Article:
When I first arrived in Chiang Mai, I had no idea where to start in terms of becoming a healthier person (and a well-coiffed one, too). It isn’t difficult to find places which cater to expats or western travelers in Chiang Mai, thanks to its ridiculously huge digital nomad scene, and its unending supply of english teachers.
But, the key is to find the places other expats/travelers recommend.
It took me years of living in Chiang Mai to discover all the city had to offer in terms of health and beauty.
//platform.instagram.com/en_US/embeds.jsHands down, the best hair stylist in the city for hair (doesn’t matter what type of hair you’ve got) is Vera at New York – New York Hair Salon. This Aveda salon in Nimmanhaemin offers all the gorgeous hair services a person needs, from the generic cut/color to ombre to color dips to digital perms. I love this salon, not only because how super model my hair would come out, but because of the level of pampering you get while in the chair. I’m talking four people highlighting, an incredible (and long) head massage, how towel wrap, hand massage and then a blow-dry with another few people. It’s decadent. And, for the price (around $20 for a cut, more western prices for the color), it’s worth it.
There are more and more gyms popping up in Chiang Mai. In Nimmanhaemin, there is the popular Power House. Near the Night Bazaar is Duangtawan Hotel, which has a smaller gym, but also gives you access to its pool with spectacular views of the city, plus a hot tub and steam room.
Then, there is my gym, Fitness Thailand. It is a little more gritty, housed in an ugly building just across from the Old City. Located on the 8th floor, it’s got floor-to-ceiling windows which deliver some serious views of Doi Suthep and the city below.
While some of the equipment is a bit outdated, and some of the equipment is in need of repair, for 1500 baht a month (cheaper if you purchase bulk months), it’s got what you need to work out. Plus, it offers heaps of classes included in the cost of membership. The instructors are Thai but they do switch up to English. Fitness Thailand is a nice mix of locals, expats and random travelers who purchased a 200 baht day pass to get some fitness on without overheating outside.
It seems that there are yoga studios everywhere in Chiang Mai. And, there are.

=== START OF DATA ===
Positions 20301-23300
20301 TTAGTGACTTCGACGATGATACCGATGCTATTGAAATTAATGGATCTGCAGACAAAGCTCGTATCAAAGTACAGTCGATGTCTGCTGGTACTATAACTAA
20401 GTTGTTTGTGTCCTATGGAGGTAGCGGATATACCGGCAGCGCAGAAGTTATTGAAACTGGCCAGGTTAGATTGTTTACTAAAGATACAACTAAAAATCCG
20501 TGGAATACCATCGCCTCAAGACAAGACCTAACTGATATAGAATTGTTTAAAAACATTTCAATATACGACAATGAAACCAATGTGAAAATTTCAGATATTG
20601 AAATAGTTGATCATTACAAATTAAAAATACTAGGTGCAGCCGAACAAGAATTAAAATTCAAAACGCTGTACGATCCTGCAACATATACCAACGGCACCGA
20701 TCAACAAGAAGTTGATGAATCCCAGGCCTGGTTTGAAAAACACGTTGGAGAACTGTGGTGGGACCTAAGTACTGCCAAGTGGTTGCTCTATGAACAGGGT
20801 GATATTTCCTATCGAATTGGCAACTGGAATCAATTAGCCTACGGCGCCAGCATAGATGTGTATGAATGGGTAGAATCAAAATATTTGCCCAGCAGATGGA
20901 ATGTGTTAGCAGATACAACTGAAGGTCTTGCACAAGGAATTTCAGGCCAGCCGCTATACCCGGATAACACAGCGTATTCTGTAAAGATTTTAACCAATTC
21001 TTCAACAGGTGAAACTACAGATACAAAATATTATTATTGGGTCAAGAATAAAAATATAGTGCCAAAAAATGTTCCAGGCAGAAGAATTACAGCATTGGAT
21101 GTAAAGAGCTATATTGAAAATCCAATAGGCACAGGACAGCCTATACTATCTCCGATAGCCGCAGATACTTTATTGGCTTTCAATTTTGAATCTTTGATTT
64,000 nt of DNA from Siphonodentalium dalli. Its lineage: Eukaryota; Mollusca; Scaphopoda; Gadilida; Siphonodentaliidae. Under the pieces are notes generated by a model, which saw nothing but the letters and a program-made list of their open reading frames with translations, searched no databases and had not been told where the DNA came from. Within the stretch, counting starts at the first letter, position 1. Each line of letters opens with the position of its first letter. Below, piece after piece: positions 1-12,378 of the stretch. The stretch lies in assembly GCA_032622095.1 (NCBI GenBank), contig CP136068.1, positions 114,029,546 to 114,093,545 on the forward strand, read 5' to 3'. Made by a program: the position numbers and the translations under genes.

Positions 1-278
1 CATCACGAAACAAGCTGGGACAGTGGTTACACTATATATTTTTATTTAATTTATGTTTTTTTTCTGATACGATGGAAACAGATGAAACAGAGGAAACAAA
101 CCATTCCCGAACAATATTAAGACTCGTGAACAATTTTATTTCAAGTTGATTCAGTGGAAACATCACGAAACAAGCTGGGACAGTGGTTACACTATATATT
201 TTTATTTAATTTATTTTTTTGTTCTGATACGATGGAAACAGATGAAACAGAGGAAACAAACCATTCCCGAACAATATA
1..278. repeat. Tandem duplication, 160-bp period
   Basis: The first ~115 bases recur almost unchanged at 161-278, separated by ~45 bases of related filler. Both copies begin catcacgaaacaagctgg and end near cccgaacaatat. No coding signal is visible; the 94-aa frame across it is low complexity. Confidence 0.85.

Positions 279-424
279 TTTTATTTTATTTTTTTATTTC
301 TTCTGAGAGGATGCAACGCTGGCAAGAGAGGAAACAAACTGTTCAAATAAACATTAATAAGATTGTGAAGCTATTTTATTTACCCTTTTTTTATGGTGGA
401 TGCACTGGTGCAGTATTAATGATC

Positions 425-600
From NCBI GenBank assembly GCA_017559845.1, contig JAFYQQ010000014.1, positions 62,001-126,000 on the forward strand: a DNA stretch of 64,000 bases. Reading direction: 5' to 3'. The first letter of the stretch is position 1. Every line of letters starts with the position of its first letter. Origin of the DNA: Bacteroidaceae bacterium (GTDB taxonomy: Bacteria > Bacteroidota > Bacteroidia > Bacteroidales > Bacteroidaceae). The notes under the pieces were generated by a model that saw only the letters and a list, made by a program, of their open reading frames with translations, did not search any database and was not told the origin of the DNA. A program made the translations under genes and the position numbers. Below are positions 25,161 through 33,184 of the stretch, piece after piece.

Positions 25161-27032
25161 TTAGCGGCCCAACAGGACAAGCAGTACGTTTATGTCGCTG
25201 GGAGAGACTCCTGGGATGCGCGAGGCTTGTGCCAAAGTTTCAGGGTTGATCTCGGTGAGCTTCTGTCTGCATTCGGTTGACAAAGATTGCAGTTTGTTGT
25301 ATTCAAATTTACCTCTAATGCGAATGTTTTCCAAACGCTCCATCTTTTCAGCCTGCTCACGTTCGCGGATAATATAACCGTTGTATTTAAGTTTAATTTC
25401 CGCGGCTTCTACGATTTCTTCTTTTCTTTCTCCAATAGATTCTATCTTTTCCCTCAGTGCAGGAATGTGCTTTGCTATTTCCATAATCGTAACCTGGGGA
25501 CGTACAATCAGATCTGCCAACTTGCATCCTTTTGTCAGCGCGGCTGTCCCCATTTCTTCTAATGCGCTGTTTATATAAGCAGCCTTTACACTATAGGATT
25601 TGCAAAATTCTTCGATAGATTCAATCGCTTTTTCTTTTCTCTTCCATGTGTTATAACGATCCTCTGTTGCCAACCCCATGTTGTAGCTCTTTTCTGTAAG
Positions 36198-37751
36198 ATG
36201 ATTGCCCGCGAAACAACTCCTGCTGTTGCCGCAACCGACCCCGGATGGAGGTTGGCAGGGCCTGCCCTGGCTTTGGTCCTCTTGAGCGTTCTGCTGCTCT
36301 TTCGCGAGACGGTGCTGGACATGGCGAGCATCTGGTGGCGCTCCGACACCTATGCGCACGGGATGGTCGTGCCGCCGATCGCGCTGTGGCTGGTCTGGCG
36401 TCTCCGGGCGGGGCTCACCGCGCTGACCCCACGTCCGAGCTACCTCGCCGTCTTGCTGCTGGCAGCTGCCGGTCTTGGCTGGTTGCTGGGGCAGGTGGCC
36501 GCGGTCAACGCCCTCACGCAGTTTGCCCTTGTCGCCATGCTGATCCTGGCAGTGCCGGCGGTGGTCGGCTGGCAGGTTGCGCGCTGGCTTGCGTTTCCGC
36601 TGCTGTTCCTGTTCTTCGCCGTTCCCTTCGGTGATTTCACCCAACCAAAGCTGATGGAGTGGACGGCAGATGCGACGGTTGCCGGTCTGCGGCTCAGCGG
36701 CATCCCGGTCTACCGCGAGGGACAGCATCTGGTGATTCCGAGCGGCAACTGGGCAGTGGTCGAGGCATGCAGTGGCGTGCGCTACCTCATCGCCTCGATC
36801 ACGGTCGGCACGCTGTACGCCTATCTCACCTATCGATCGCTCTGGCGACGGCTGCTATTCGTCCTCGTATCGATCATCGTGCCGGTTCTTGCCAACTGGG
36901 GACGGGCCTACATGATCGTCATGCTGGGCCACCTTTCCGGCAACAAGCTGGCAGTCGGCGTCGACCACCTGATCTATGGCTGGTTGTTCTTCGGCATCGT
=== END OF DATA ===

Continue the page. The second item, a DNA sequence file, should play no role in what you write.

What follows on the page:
My favorite is Yoga Tree, located on the south side of the moat. Set back from the main street, this is a little sanctuary with wooden floors, walls of windows and helpful instructors who speak English. You can pay-as-you-go or purchase a 10-pass for 500 baht.
In the past few years, Chiang Mai’s shopping malls selection has grown rapidly. When I arrived, there were two — Airport Plaza a little outside of the main city, and Kad Suan Kaew, just northwest of the moat, en route to Nimmanhaemin. Then, it was like every developer decided to open up shopping centers and now there are five. For upscale shopping, head to Maya in Nimmanhaemin.
For general western store shopping, my favorite is Central Festival. I could spend hours in this mall, largely because it’s got the only H&M in town. It’s also got Zara, Mango, Uniqlo and others. It isn’t in town, but there are shuttles which take you there, or you can hire a songthaew for around 100 baht or a tuk tuk for a bit more. When leaving Central Festival, there are both options available to transport you home. The songthaews offer a fixed price if you are willing to wait until they fill up to take you home.
Major cosmetic stores exist in Chiang Mai, whether you’re looking for MAC or Bobby Brown or other lines. Head into Central department store to be overwhelmed by the options, or hit up The Body Shop or others at Airport Plaza.
If you’re into organic, natural products, there is a great shop, Good Health Market, southeast of Pantip Plaza. Here you can buy all the supplements, organic teas, health foods and more.
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Because of the laid-back scene in Chiang Mai, there are plenty of opportunities to expand your mind. Facebook groups will post mandala events, meditation events and more. Plus, many of the yoga studios offer meditation and retreats.
If you really want to get into meditation, temples around the city also offer donation-based meditation courses for three, seven, 10 or 28 days.
There are also a couple of book stores which have english-language books. My favorite is Suriwong Book Center, located on the same street as Good Health Market.
Massage shops are easy to find in Chiang Mai, but not all are created equal. My favorite is Green Bamboo, located on Moon Muang Soi 1. This spot is all organic and the team is amazing. If you want to experience the treatments here, make an appointment, especially in high season.
For instant gratification, head to Lila Massage. With numerous locations throughout the city, this spot consistently delivers.
What kind of massage is right for you? The traditional Thai massage is a lot of stretching, elbows and deep tissue work. I personally prefer the head, neck, back and shoulder massage. There is also the oil massage, but be prepared ladies, it isn’t like the western massages you are used to.
For foot massages (and they are incredible) head to Loi Kroh and one of the spots which has seating on the “sidewalk.” An hour is cheap and the ladies there are strong.
If you’re looking for an inexpensive place to stay — either long or short term — check out Smith Residence.
For books on Thailand, check out my favorites:
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